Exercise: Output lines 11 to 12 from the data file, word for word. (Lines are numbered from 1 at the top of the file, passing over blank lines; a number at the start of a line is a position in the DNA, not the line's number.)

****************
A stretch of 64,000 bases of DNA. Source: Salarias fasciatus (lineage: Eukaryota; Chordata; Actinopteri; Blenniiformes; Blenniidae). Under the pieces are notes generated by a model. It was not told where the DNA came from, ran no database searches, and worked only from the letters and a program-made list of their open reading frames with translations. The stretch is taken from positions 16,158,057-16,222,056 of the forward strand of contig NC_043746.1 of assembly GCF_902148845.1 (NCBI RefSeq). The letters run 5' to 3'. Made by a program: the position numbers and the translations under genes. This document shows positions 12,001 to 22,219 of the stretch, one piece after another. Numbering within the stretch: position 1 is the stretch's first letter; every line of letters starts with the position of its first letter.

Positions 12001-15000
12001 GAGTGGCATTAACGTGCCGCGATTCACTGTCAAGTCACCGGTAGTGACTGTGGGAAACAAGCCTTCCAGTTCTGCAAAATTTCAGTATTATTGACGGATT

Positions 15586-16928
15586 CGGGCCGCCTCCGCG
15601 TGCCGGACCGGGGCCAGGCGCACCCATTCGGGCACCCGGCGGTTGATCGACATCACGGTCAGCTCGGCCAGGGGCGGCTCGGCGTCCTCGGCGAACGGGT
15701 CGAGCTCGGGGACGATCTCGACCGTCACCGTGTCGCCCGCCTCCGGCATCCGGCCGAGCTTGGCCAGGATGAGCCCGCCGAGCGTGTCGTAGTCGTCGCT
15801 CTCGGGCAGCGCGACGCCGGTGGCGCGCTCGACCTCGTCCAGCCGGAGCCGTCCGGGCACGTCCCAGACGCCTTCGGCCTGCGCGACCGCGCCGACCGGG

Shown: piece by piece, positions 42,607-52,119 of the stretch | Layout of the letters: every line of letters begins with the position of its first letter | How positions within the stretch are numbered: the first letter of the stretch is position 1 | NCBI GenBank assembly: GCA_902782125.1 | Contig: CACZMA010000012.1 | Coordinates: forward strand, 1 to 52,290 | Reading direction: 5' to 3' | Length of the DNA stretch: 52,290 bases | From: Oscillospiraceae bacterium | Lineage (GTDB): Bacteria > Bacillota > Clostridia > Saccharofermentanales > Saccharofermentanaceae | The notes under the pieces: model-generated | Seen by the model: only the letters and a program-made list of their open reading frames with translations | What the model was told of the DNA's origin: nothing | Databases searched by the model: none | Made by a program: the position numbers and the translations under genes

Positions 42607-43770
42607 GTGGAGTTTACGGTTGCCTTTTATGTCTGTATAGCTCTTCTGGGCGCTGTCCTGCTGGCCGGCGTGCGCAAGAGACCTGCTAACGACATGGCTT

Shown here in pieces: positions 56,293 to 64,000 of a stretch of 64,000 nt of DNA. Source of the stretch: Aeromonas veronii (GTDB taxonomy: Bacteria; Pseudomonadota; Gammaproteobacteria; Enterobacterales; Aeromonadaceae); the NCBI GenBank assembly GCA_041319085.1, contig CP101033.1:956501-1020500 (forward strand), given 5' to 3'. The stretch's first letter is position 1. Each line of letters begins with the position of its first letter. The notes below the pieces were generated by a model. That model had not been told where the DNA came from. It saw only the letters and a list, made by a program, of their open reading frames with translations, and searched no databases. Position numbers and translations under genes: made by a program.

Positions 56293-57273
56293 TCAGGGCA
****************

42607 GTGGAGTTTACGGTTGCCTTTTATGTCTGTATAGCTCTTCTGGGCGCTGTCCTGCTGGCCGGCGTGCGCAAGAGACCTGCTAACGACATGGCTT

Shown here in pieces: positions 56,293 to 64,000 of a stretch of 64,000 nt of DNA. Source of the stretch: Aeromonas veronii (GTDB taxonomy: Bacteria; Pseudomonadota; Gammaproteobacteria; Enterobacterales; Aeromonadaceae); the NCBI GenBank assembly GCA_041319085.1, contig CP101033.1:956501-1020500 (forward strand), given 5' to 3'. The stretch's first letter is position 1. Each line of letters begins with the position of its first letter. The notes below the pieces were generated by a model. That model had not been told where the DNA came from. It saw only the letters and a list, made by a program, of their open reading frames with translations, and searched no databases. Position numbers and translations under genes: made by a program.